Friday, August 9, 2013

Lien Times for Startups

Part 1 | Part 2 | Part 3

Author’s Note: It became clear after writing this article and seeing some of the comments that my use of the word “startup” had been misinterpreted. I had not meant to imply anything so narrowly specific as Wikipedia attributes to this term, but rather to speak generally about any newly formed business, however owned, funded, or organized, that has not yet achieved its targeted, financially self-sustaining state. I'll thank you here in advance for respecting my intent and not getting side-tracked by my arguably poor choice of words.

We hear all the time how with great risk should come great reward. It's used as a way of justifying the flow of dollars to the founders of a company after it succeeds. These courageous benefactors of society have put their heart and soul into the company at great personal risk to themselves and their families, and so when the profits come rolling in, they deserve to share handsomely in the spoils.

Well, isn't that also what the people living at less than a living wage are doing? In my recent article Breaching the Social Contract, I noted that since the minimum wage is not tied to a living wage, minimum wage workers run a daily personal deficit as they struggle to survive. There's risk in that as well. They've put themselves out to make the company successful. Shouldn't they share in those spoils, too?

I'd like to see all workers paid a living wage, not just a minimum wage, but when discussing that idea, I often hear the concern that companies might not be able to turn a profit if wages were required to be so “high.” Funny how seldom one hears that same concern as those same companies think about paying their CEOs millions. “Just a cost of doing business. We'll find a way—we'll have to,” they mutter with steadfast determination, just as our nation's best schools have taught them to do. No problem too difficult for American ingenuity—other than finding a way to treat our most vulnerable citizens with dignity, I mean.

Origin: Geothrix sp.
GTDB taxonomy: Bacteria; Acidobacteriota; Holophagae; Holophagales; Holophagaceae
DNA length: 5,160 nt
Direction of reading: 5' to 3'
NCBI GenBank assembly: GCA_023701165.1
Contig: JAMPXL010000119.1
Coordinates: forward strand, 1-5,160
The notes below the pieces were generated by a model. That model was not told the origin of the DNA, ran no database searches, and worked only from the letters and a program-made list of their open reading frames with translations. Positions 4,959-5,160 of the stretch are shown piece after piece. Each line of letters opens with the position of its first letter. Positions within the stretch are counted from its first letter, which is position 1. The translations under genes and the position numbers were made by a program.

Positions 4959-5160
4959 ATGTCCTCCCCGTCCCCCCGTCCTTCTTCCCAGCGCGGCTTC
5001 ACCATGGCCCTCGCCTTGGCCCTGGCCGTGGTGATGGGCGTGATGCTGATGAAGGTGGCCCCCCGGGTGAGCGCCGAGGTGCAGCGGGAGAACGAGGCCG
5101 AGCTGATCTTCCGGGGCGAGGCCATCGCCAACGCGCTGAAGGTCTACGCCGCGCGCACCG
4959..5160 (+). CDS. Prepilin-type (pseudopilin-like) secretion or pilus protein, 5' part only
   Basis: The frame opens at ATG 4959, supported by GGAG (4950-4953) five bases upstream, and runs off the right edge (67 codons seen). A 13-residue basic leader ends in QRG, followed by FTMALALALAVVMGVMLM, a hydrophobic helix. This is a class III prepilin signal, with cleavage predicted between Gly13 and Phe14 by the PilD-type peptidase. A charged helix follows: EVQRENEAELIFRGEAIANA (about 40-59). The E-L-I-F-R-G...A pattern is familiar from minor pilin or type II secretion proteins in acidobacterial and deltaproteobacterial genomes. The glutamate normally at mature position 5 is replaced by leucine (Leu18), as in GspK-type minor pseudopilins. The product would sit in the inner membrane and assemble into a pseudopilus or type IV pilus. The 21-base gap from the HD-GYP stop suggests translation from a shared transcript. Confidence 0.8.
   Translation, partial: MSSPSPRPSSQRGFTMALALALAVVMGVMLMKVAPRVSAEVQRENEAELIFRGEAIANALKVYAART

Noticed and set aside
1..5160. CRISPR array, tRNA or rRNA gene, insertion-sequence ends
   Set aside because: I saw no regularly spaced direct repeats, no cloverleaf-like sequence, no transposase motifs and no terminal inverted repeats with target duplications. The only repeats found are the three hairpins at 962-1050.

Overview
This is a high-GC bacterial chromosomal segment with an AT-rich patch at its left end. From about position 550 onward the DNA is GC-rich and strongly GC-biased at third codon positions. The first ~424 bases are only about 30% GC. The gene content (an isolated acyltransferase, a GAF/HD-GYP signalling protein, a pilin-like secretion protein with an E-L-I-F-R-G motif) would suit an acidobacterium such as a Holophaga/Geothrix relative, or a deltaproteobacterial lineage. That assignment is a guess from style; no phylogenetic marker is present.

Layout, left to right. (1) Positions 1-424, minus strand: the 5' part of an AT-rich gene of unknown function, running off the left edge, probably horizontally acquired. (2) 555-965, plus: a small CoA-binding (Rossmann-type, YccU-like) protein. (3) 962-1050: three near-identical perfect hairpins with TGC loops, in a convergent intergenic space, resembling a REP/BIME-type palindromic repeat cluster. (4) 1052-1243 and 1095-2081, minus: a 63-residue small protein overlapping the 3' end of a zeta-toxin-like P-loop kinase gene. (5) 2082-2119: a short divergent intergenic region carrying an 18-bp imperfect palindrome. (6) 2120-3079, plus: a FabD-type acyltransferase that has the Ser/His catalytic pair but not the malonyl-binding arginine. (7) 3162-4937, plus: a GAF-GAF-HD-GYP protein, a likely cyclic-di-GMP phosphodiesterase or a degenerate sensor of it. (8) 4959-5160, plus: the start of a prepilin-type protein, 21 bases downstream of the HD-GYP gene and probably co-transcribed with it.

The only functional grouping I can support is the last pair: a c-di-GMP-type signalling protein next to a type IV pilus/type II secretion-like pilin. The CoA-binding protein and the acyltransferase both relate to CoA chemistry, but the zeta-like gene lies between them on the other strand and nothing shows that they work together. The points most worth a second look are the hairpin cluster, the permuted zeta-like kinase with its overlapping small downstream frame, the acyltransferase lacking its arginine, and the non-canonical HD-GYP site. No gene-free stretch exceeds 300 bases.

But, okay, suppose we accept that as a premise for this discussion that we need to ease cash flow for startups. Founders of a company, even if they'll later be paid millions, often do take a lower salary in exchange for stock, so let's say it's acceptable for workers in the company to be paid a minimum wage that's below a living wage while the company is getting going.

Even so, the founders are getting delayed compensation for taking their lessened salary. Why not delayed compensation for workers who are taking less than a living wage? We could say that before a dime of profit can be enjoyed by a company's owners, all workers must be making a living wage. After all, if there is profit to be paid out, then by definition there is surplus. So no one can claim that there is no money available for paying a proper wage at last.

And since it's really obvious that employees earning below a living wage have been making the largest sacrifice, risking their very day-to-day survival, it seems to me they should have a priority claim on money that might otherwise be deemed surplus, or profit.

Traditionally, the founders of a company will negotiate profit-sharing details as they form a legal partnership arrangement, but lower-wage workers rarely have the kind of clout needed to participate in that, so they need force of government to require that they're treated equitably.

One way government could help would be to maintain not just an official minimum wage but an official living wage. Everyone would always have to pay at least the minimum wage, but the difference between the living wage and whatever lesser wage they were paying would become a sort of priority debt that the founders were accumulating as they brought their company toward profitability. They could continue to continue to carry this debt while the company got up and running, but all the while there would be a sort of lien against the future profits of the company by the workers who had worked at this startup rate.